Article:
Wednesday, February 11, 2015


If you know me, you know I often struggle with "my own people." Every few months, I decide I am no longer going to call myself a "Christian"... mostly because of ways I see Christians acting in the mainstream media. Or politics. I love Jesus but there are days when I don't want to be aligned with people claiming to follow him. It's a problem, really. Especially when you are married to a pastor (!).

But this past weekend, I was reminded that those in mainstream media and politics aren't the only voices. They don't get to be the only ones representing Jesus. I was reminded that there are so many who call themselves Christians who are committed to beauty and empowerment and want to be used to bring peace and healing.

I had the honor to lead an If:Local again this year, a weekend conference for women. The conference itself takes place in Austin, TX but we live-stream it and have our own discussions/activities with our group.  Sixteen of us took off to Ocean Isle Beach and spent the weekend listening to the speakers, talking with one another, opening up, being honest and vulnerable and real. We left judgment and criticism way behind in Greensboro and focused on listening to each other, encouraging each other, building one another up. Time spent reconnecting to God, confessing our unbelief and doubts and struggles.

And I missed most of it.

My children lovingly shared the stomach bug with me just before I left. I was sick the entire time. I missed one of the speakers entirely and spent most of the rest of the weekend counting down the minutes until I could get back in bed, just praying I wouldn't throw up again. And praying no one else would get it and that I wouldn't be a distraction.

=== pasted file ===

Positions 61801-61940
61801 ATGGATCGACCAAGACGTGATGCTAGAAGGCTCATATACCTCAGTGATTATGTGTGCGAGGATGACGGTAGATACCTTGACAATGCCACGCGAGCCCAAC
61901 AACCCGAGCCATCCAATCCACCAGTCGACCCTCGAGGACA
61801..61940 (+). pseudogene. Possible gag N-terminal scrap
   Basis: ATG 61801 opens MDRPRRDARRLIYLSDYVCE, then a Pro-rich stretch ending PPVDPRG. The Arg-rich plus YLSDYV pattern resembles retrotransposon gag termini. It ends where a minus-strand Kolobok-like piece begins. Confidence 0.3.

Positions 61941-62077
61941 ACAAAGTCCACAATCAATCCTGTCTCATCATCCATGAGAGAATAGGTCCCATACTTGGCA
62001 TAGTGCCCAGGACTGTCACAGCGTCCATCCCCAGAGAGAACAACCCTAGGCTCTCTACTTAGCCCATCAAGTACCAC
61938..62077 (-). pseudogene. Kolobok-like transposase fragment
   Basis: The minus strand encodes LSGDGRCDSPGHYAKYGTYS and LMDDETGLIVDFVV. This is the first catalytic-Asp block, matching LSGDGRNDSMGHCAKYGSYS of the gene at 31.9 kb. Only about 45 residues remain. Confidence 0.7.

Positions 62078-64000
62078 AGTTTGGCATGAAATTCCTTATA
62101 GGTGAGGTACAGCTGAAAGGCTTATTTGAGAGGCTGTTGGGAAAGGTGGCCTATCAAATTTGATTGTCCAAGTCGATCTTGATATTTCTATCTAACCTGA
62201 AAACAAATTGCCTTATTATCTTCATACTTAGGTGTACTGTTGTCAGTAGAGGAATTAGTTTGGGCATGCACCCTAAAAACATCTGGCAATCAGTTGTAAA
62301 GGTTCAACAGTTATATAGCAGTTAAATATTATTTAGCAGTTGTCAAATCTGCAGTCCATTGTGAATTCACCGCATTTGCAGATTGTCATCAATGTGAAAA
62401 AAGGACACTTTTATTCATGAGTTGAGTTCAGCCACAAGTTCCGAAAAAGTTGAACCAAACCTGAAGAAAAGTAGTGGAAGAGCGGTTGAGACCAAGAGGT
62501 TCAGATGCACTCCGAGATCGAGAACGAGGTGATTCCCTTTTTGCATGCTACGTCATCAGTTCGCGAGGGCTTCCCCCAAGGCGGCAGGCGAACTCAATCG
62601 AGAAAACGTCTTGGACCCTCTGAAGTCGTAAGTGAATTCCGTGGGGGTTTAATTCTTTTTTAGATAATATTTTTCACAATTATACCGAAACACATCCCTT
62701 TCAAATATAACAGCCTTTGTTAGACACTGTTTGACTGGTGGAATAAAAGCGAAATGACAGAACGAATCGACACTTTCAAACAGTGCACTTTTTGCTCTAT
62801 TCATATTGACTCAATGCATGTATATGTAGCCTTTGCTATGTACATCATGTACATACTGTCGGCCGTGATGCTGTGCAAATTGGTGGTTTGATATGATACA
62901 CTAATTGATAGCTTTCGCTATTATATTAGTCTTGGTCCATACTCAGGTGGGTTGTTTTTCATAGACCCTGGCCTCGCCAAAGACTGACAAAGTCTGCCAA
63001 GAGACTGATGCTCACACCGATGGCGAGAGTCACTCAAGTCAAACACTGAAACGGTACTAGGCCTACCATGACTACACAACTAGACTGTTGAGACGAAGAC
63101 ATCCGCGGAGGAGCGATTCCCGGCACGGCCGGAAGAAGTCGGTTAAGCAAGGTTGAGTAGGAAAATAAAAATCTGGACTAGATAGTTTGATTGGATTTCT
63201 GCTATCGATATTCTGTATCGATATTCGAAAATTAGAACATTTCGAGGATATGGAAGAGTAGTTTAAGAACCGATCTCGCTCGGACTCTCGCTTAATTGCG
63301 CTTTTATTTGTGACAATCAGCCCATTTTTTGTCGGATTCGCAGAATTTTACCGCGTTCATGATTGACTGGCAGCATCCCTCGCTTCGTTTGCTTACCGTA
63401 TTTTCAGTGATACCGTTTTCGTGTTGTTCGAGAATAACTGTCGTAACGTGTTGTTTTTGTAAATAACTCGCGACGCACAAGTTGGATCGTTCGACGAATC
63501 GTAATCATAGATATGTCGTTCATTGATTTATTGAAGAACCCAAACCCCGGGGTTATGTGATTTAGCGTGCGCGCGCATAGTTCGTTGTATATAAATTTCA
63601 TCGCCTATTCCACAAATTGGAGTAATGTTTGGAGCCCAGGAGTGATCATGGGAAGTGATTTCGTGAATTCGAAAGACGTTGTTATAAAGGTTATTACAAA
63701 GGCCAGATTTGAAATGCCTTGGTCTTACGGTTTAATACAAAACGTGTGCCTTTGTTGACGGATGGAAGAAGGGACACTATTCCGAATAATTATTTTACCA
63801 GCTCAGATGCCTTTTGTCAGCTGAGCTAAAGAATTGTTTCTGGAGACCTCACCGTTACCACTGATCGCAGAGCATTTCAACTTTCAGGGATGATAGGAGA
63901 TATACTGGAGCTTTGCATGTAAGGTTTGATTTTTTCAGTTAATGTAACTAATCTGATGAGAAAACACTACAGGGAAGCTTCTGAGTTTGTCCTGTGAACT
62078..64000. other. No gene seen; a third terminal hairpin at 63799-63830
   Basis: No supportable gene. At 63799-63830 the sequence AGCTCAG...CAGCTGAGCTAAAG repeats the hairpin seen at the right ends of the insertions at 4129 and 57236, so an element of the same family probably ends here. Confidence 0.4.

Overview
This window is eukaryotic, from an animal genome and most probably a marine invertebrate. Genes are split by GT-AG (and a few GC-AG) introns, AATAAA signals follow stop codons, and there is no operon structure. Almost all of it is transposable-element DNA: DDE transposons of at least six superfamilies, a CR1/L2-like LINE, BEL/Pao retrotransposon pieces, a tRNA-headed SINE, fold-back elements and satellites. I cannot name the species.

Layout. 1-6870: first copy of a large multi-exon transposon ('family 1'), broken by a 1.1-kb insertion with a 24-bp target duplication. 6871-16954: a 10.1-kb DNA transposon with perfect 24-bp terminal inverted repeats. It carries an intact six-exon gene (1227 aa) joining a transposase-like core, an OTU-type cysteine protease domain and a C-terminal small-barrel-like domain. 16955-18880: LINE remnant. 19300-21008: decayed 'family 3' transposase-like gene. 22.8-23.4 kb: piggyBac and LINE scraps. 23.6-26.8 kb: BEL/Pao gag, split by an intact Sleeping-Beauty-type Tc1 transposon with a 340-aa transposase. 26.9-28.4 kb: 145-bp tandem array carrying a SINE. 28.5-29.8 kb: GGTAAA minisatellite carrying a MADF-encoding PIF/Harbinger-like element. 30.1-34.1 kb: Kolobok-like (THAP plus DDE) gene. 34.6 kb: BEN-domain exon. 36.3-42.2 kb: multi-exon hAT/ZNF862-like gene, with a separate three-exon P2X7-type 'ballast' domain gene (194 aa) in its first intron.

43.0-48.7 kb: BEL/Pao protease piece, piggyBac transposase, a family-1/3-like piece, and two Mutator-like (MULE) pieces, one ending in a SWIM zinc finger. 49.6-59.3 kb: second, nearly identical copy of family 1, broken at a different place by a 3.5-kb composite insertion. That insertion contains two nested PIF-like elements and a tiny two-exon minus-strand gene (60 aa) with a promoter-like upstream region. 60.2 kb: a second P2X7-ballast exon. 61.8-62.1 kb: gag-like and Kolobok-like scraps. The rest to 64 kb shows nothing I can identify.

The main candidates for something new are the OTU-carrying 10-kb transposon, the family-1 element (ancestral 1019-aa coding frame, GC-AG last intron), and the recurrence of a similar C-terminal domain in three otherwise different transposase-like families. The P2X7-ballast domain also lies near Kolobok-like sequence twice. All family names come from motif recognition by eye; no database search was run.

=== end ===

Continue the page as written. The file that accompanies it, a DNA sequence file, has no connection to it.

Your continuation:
But you know what? The parts I was well enough to focus on were the parts that spoke the most to my soul.  There was a time when we were all called to get on our knees to repent for the state of our nation: to beg for forgiveness for our part in racism, modern-day slavery, and the mess that is our prison system/war-on-drugs and to pray that God would use us to heal our land. We were reminded that Christians should be leading the conversations about and doing the hard work of bridge-building between our races. That we should be the ones standing up, reaching out, and listening to others' experiences. I was reminded that, in the midst of everything, I am called to be "the next most-humblest version of myself." That in everything I do, I should strive to become more humble and think "what would the next, more-humble, version of me do?"

If God is real, then _______.  Then what? How do we live? If this God of ours is real, if he really wants to use us to redeem and restore this broken world of ours, what do we do? We had a chance to respond... to write what we felt God had for us to do next. I blurred these intentionally, but this is a pile of rocks full of BIG things. Actions of healing, of reaching out, of doing hard things.

There is a generation of women rising up, boldly running after God. We want to do the hard things: racial reconciliation, loving our neighbors more than we love ourselves, fighting slavery and sex-trafficking and homelessness and addiction and injustice. These are the words I want people to think of when they hear the word "Christian." I was reminded this weekend that I am not alone. That the face of Jesus is not confined to a political party, or to a vocal minority in the news. We were reminded this weekend that "God is not American." He has come for ALL of us, he is for ALL of us. He loves people, not causes. People, not political parties. God wants to restore and redeem PEOPLE. You. Me. And we can choose to be a part of that.

Me? I don't want to miss a minute.

Are you a local friend and want to know more? I purchased the download of all the speakers and plan to have folks over to watch/discuss in the coming weeks! Let me know if you want an invite! :)

 This post is part of a link-up with other blogs from women around the country/world who participated in If:Gathering. Check out the rest here:

1 comment:

  1. Isn't God precious and specific enough to meet our hearts in the middle of our messes? Thanks for sharing your story. Love it.


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